Monday Minutes With Pastor Chris McCool: Time vs. Eternal Salvation, Part 4 (November 6, 2023)

In today’s post, we turn to the topic of “conditional time salvation,” also sometimes called simply “time salvation.” This is a doctrine taught almost exclusively by Primitive Baptists, although I have encountered at least one independent Baptist church that also teaches this. Today, we search the scriptures to see if, indeed, time salvation is a biblical doctrine. We will see that there are many examples in the Bible of this type salvation.

We will also discover that time salvation is a conditional salvation; it depends largely upon the choices we make in life! Remember that eternal salvation is unconditional; Christ accomplished our eternal redemption on the cross, without conditions. However, as we will see today, there are conditions on time salvation.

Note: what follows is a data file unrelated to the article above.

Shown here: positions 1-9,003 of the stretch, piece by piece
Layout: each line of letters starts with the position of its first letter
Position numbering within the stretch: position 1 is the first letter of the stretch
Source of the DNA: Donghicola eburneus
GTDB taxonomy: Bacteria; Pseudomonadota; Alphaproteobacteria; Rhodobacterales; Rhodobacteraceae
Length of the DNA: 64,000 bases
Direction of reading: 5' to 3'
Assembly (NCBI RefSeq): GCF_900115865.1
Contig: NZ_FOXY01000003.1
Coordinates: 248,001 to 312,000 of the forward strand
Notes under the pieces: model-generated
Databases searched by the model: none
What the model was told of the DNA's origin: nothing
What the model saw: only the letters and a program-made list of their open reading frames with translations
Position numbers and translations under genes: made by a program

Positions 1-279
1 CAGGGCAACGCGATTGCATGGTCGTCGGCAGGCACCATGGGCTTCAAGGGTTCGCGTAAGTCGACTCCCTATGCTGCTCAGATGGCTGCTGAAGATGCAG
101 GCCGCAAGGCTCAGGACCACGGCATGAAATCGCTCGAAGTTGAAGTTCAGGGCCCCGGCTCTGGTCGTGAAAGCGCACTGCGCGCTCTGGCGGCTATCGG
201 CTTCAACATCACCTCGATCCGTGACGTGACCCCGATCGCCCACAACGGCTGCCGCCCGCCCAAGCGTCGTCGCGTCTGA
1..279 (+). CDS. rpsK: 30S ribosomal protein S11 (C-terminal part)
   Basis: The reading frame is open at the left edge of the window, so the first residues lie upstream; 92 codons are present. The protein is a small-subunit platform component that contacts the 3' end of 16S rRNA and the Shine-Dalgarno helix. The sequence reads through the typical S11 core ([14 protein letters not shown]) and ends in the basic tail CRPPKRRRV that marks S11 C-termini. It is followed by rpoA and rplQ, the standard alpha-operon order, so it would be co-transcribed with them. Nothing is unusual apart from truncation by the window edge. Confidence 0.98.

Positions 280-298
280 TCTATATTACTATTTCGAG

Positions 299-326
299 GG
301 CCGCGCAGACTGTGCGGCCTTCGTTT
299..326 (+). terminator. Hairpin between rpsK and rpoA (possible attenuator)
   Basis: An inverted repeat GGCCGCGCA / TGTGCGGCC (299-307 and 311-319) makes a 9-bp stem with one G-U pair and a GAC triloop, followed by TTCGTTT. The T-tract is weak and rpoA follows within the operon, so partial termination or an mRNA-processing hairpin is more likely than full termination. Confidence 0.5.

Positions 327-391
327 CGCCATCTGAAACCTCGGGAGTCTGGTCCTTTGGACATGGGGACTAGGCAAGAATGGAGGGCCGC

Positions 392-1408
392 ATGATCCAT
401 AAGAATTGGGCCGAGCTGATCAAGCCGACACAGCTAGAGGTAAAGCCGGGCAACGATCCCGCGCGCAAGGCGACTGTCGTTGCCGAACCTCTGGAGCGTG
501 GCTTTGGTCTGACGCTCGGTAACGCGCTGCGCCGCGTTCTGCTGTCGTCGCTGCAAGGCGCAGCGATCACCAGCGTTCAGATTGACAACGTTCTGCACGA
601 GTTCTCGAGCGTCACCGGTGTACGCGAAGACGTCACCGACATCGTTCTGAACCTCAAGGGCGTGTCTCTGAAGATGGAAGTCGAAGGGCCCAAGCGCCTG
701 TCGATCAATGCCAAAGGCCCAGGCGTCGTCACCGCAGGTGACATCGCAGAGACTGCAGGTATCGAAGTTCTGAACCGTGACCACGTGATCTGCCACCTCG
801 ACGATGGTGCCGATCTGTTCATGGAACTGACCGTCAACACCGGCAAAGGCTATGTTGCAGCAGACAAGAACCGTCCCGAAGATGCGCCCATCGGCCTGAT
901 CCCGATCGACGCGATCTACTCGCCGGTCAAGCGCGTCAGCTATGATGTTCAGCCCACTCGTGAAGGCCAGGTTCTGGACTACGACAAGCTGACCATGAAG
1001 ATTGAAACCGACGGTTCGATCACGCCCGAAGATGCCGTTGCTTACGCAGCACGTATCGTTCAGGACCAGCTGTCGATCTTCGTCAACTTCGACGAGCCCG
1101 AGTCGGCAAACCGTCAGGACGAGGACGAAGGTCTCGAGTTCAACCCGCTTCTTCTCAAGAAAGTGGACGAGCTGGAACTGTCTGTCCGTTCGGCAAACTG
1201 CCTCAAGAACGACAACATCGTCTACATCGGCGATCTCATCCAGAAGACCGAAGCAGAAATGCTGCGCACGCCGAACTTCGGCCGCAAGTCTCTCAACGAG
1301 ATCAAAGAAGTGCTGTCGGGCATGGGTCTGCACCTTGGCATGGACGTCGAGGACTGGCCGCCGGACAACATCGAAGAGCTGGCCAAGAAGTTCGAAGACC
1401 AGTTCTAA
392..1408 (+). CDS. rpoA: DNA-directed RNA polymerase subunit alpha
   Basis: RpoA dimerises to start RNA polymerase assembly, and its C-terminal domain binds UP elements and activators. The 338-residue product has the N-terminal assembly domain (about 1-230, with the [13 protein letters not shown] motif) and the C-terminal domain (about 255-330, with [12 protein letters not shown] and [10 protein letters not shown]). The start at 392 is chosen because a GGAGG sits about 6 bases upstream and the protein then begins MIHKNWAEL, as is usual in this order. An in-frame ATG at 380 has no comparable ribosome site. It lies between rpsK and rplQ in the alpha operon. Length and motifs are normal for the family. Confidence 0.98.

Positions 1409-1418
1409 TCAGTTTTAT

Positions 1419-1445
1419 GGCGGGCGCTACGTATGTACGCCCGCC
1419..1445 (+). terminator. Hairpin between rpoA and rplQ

I pray our discussion today is edifying. May the Lord bless you is my prayer.

Elder Chris McCool, Pastor


By Elder Chris McCool, Pastor

Zion Primitive Baptist Church

Mat. 1:21:  . . . for he shall save his people from their sins.

Acts 2:40:  And with many other words did he testify and exhort, saying, Save yourselves from this untoward generation.


So what about conditional time salvation?  What do Primitive Baptists believe the Bible says about this type of salvation?  Does such a concept exist in Scripture?

A.  Time salvation is a Scriptural doctrine.

The first question we must ask when dealing with any doctrine is, “Does the Bible teach it?”  In the case of “conditional time salvation,” the actual title of the doctrine does not appear in Scripture.  The title is simply a convenient way to refer to the teaching, but the question is not whether the title itself appears in Scripture, but whether the Scripture teaches the doctrine.  The term “Trinity” never appears in the Bible either, but it is clearly taught!